This is the simplest combination of Quantum Mechanics and General Relativity. It tells us that below the Planck scale it make no sense to talk about distances. It points to the presence of a quantum discreteness but still it does not tell us how the notion of quantum discreteness may emerge in spacetime. People realized immediately the importance of this assumption for the resolution of cosmological singularities, but what was lacking was a mechanism to see this fundamental length emerging in a quantum theory of gravity. The presence of a minimal length in the innitely small has consequence for the innitely large [4]. Suppose, as Einstein liked, that our universe is a 3-sphere with radius, say, 1/ , or that we live in a Lorentzian space with a horizon at that distance. Since we cannot observe anything smaller than the Planck length, if there is an object of size P at such a distance, we will never see it under an angle smaller than min = P . In such a situation, everything we see is captured, on the local celestial 2-sphere formed by the directions around us, by spherical harmonics with j jmax . Since the j -th spherical harmonic distinguishes dihedral angles of size 2 4/(2j + 1), we wont see harmonics with j > jmax = 4/2 min 4/2 P . The quantization of geometry suggests that also angles should be quantized [5,6], pointing to the presence of another fundamental constant: the cosmological constant, an uncertainty factor in the minimal resolution of small angles in the sky. 3 Quanta of spacetime The lesson of General Relativity yields background independence: spacetime is not the playground for eld interactions, but is an interacting eld as the others. Our modern understanding of fundamental forces, or better said elds, is that they are associated to some gauge symmetry. In the Standard Model, these symmetries are respectively U (1) for electromagnetism, SU (2)

for the weak interaction and SU (3) for the strong interaction. Gravity does not dier and can be written as a gauge theory. General Relativity admits a version where, instead of the metric, the fundamental object are reference elds: the tetrads. One can always express the metric in terms of the tetrads, therefore the tetrad version can be consider equivalent to the original metric formulation. On the other hand, only in the tetrad formulation it is possible to couple fermions to the gravitational eld: since we observe fermions in nature, this makes the tetrad version of General Relativity somehow more fundamental. So let us start by the tetrads. The invariance under dieomorphisms of General Relativity imposes the independence by coordinate transformations. This implies that for each point of spacetime we have to associate a tetrad that is locally Lorentz invariant. But time is pure gauge in General Relativity and we can always x this gauge, leaving us only with the rotational part of the Lorentz transformation.1 This gauge invariance, that naturally arises in the classical gravitational theory, is the starting point in order to jump to the quantum theory. The quantum states have to be thought as boundary states [7,8], describing the space geometry at some xed time. When it comes to quantization, the tetrad turns out to be the generator of SU(2) transformations, satisfy the well-known algebra of the angular momentum. This implies that spacetime is quantized with a discrete spectrum. So actually we dont have any more a tetrad for each spacetime point, but a tetrad for each quanta of spacetime. On each quanta of spacetime it does not matter how the reference elds are oriented, but only the relations between adjacent quanta. A spinnetwork state in Loop Quantum Gravity [9,3] is a gauge invariant state (invariant under the rotations of the triads) that knows about the excitations of each quanta of spacetime (its spin, that is related to its physical size) and the adjacency relation between them (coded in an abstract graph). The gauge invariance of the triads yields the presence of a gauge eld, as in the other Yang-Mills theories. This is an object in the Lorentz algebra, that code the information about (intrinsic and extrinsic) curvature. In order to dene gauge invariant observables in the quantum theory, we consider the path-ordered exponential of the gauge eld. This is called a Wilson loop2 (from this the designation Loop for the quantum theory) and turns out to be the canonically conjugate variable to the triad. Loop Quantum Gravity variables are group variables, as the variables of the other interactions are. Since SU (2) is a compact group, the spectrum of the observables corresponding to these group variables are discrete. In particular, in Loop Quantum Gravity the geometry can be describes trough observables such as areas, volumes and angles, constructed starting from the operator corresponding to the triads.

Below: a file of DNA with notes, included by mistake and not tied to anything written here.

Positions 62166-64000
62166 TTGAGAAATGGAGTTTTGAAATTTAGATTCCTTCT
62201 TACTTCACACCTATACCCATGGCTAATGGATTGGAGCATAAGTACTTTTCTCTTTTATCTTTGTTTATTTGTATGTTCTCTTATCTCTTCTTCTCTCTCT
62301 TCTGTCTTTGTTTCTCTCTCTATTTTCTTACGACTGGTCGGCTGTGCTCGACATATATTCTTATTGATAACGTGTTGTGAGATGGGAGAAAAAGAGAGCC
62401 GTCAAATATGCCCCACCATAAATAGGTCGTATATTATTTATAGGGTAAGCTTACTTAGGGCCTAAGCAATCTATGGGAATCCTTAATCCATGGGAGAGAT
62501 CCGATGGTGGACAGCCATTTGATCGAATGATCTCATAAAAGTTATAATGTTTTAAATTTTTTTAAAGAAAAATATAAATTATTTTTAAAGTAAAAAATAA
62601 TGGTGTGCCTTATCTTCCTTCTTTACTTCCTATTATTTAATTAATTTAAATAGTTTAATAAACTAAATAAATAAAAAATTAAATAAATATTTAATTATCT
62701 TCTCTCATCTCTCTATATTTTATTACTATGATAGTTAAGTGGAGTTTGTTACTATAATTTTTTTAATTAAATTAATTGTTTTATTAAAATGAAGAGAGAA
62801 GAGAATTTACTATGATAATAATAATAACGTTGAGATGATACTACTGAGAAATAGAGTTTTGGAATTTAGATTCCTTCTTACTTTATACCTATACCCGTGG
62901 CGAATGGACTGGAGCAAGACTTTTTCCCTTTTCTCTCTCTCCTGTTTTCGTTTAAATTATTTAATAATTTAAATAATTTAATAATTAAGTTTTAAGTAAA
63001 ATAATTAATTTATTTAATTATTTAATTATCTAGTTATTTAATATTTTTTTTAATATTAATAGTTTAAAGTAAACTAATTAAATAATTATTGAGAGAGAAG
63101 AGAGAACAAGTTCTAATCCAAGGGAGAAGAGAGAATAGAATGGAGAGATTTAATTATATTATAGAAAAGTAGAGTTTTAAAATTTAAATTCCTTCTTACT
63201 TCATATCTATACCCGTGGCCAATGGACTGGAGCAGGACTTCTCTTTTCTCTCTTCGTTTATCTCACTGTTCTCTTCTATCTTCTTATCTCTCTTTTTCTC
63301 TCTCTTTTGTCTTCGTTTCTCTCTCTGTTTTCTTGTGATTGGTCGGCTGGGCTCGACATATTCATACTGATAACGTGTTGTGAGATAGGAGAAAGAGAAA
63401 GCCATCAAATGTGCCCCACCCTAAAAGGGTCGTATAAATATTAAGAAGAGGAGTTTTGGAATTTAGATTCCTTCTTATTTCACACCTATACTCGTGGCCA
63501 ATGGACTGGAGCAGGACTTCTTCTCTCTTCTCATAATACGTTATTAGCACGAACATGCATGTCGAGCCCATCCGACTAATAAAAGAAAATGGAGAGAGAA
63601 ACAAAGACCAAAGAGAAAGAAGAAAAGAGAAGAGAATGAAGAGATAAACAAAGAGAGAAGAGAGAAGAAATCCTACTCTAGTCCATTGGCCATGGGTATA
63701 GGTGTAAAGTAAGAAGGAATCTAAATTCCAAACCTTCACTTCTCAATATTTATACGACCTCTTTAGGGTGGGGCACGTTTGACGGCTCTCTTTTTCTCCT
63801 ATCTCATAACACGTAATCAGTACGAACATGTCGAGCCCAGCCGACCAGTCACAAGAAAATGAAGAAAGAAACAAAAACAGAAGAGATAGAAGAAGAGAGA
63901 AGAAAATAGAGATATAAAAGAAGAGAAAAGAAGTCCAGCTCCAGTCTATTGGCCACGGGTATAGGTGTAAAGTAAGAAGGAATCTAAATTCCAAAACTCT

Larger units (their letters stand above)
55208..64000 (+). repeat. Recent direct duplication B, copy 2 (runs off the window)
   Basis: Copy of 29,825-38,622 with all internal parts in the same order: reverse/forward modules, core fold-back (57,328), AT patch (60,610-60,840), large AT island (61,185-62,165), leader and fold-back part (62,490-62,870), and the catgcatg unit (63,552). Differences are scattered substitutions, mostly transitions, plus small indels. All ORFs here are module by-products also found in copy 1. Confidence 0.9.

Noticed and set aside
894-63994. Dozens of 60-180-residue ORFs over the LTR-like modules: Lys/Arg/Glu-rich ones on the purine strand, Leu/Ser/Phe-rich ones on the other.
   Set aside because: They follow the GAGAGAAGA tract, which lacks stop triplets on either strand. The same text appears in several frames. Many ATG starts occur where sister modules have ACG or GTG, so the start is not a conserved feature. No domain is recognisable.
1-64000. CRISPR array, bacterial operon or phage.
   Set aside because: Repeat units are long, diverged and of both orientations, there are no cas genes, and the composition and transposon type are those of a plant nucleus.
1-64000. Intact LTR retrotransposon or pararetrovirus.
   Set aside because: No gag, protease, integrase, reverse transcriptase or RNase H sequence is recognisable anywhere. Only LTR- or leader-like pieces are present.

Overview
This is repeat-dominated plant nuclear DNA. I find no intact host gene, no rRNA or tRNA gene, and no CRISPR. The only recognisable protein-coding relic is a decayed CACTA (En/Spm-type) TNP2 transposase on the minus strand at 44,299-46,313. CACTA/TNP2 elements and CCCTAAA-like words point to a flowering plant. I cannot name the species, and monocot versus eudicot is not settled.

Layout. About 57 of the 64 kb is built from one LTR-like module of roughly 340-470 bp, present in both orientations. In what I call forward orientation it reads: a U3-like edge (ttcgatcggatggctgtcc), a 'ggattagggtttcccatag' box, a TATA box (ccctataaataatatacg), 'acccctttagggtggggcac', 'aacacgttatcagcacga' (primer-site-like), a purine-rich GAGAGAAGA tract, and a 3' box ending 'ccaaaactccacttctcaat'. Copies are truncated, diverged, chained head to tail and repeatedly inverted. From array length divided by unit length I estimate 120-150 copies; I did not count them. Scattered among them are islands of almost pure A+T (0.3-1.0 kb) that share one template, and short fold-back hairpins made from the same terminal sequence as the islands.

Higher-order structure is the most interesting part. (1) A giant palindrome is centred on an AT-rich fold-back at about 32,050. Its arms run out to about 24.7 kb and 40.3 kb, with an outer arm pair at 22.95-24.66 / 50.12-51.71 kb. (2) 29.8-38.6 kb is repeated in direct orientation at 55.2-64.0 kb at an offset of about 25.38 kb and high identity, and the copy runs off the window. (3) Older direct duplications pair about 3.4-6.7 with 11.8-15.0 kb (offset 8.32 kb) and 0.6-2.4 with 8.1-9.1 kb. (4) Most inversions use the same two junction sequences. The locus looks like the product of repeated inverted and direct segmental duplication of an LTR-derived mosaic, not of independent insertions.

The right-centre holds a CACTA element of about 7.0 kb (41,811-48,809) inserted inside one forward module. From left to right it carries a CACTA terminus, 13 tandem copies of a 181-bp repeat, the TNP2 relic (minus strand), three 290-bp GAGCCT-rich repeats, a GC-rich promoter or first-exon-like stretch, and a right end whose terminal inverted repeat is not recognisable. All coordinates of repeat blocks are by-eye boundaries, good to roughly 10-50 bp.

1 The canonical analysis of General Relativity shows that when we perform an ADM decomposition of spacetime, the Lapse and the Shift functions are in fact Lagrangian multipliers. In the covariant theory, this is reected in the simplicity constraint that connect respectively boost and rotation as K + L = 0, where is the Immirzi parameter. 2 These are Wilson loops in the language of particle physics or holonomies in the language of dierential geometry: if the gauge eld is seen as the connection over the SU (2) principal bundle, the holonomy is its parallel transport.